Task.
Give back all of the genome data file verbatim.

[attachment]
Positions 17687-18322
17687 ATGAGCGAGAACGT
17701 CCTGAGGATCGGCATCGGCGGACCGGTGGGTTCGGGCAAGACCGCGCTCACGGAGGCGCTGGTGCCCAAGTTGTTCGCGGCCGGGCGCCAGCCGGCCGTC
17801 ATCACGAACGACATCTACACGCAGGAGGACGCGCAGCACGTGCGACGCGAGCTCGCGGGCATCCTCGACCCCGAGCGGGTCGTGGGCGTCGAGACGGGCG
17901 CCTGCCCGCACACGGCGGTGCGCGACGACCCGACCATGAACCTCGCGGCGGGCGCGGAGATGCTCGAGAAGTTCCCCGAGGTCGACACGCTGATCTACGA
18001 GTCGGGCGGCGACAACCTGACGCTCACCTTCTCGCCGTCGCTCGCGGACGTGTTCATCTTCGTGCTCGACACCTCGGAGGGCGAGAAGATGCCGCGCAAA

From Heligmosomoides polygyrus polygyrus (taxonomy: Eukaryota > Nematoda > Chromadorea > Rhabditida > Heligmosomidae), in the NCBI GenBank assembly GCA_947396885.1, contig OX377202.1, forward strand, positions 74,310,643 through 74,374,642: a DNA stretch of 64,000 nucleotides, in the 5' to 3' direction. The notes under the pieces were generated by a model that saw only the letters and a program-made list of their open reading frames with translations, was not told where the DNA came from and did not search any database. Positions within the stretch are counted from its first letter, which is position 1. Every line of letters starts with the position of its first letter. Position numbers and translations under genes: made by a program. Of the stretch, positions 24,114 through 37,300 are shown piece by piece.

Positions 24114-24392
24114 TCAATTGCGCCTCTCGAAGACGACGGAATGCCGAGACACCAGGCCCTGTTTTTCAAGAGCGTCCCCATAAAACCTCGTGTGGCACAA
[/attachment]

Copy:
Positions 17687-18322
17687 ATGAGCGAGAACGT
17701 CCTGAGGATCGGCATCGGCGGACCGGTGGGTTCGGGCAAGACCGCGCTCACGGAGGCGCTGGTGCCCAAGTTGTTCGCGGCCGGGCGCCAGCCGGCCGTC
17801 ATCACGAACGACATCTACACGCAGGAGGACGCGCAGCACGTGCGACGCGAGCTCGCGGGCATCCTCGACCCCGAGCGGGTCGTGGGCGTCGAGACGGGCG
17901 CCTGCCCGCACACGGCGGTGCGCGACGACCCGACCATGAACCTCGCGGCGGGCGCGGAGATGCTCGAGAAGTTCCCCGAGGTCGACACGCTGATCTACGA
18001 GTCGGGCGGCGACAACCTGACGCTCACCTTCTCGCCGTCGCTCGCGGACGTGTTCATCTTCGTGCTCGACACCTCGGAGGGCGAGAAGATGCCGCGCAAA

From Heligmosomoides polygyrus polygyrus (taxonomy: Eukaryota > Nematoda > Chromadorea > Rhabditida > Heligmosomidae), in the NCBI GenBank assembly GCA_947396885.1, contig OX377202.1, forward strand, positions 74,310,643 through 74,374,642: a DNA stretch of 64,000 nucleotides, in the 5' to 3' direction. The notes under the pieces were generated by a model that saw only the letters and a program-made list of their open reading frames with translations, was not told where the DNA came from and did not search any database. Positions within the stretch are counted from its first letter, which is position 1. Every line of letters starts with the position of its first letter. Position numbers and translations under genes: made by a program. Of the stretch, positions 24,114 through 37,300 are shown piece by piece.

Positions 24114-24392
24114 TCAATTGCGCCTCTCGAAGACGACGGAATGCCGAGACACCAGGCCCTGTTTTTCAAGAGCGTCCCCATAAAACCTCGTGTGGCACAA